2. How can the United States maintain sufficient military power and presence in the region? Recent budget cuts mean the U.S. Navy will remain under 300 ships and that air forces will not grow at the rates projected a year ago. Given budget constraints and limited basing options in the region, how can the United States retain a favorable military balance of power in the decade ahead and beyond? Should the United States further redistribute its military presence throughout the region, and, if so, where and how?
3. How will the United States make decisions over which arms to sell to Taiwan? China is pressing hard to put an end to America's longstanding practice of trying to maintain a balance of power across the Taiwan Strait. Improved cross-Strait relations are in the interests of all parties, and yet they also make it more difficult to prepare for any future deterioration in relations. Under what circumstances should the United States sell Taiwan new, advanced F-16 aircraft or assist it with stealthier defenses such as indigenous submarine production or cyberwarfare?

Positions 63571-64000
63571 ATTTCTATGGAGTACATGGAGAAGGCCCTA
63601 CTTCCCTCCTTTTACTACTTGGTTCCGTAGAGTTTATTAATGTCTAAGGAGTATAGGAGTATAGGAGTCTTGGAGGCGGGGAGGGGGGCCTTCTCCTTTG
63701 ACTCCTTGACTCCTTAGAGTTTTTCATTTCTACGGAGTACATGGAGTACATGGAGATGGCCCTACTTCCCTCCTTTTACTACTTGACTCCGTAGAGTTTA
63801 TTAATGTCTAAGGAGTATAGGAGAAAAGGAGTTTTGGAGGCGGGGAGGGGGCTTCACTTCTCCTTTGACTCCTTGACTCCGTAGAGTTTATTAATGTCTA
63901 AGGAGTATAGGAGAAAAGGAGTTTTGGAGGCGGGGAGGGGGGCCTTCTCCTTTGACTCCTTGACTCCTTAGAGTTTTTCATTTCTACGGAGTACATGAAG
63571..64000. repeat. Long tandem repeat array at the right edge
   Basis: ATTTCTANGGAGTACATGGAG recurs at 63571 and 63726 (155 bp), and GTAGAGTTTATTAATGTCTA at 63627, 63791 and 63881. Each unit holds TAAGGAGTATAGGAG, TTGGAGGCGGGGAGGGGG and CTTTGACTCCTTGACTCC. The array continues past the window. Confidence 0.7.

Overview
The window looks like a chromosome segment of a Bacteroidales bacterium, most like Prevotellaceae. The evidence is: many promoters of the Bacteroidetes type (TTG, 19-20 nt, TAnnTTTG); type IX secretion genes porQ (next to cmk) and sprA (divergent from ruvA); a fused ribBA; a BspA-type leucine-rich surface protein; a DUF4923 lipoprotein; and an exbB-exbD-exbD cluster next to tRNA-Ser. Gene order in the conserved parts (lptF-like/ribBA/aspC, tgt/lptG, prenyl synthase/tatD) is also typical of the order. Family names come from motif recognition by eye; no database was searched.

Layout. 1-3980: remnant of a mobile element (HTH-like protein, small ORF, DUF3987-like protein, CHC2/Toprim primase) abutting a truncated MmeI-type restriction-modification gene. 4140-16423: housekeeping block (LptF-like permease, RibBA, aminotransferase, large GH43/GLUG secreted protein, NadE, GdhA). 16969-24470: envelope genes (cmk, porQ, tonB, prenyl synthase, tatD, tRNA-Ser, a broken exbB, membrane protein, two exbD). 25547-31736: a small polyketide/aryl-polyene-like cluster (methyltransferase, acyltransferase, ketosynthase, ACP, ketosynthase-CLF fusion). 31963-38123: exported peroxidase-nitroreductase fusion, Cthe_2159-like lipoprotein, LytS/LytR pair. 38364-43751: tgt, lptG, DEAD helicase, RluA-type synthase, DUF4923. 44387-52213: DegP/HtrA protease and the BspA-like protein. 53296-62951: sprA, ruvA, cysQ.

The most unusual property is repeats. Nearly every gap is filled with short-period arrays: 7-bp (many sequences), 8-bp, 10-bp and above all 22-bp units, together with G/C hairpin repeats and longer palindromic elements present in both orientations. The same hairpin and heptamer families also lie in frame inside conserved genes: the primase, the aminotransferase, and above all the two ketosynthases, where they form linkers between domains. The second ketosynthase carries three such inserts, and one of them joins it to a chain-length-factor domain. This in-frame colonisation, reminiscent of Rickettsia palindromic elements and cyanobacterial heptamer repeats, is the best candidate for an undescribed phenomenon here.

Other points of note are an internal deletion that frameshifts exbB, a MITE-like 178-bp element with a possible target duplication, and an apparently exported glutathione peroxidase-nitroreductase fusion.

4. What is the best strategy for checking North Korean ambitions to build long-range missiles and nuclear weapons? How can the United States maintain deterrence and avoid miscalculation? Should missile defenses be strengthened? Should the United States allow South Korea to extend the range of its missiles from 300 to 800 kilometers? Should the United States and South Korea continue the move toward returning wartime operational control to Seoul by the end of 2015? What should the United States ask of China with respect to limiting North Korean provocations? Should the United States establish higher-level direct talks with North Korea's inner circle? What additional pressures, such as targeted financial measures, might be brought to bear on North Korean decision-makers?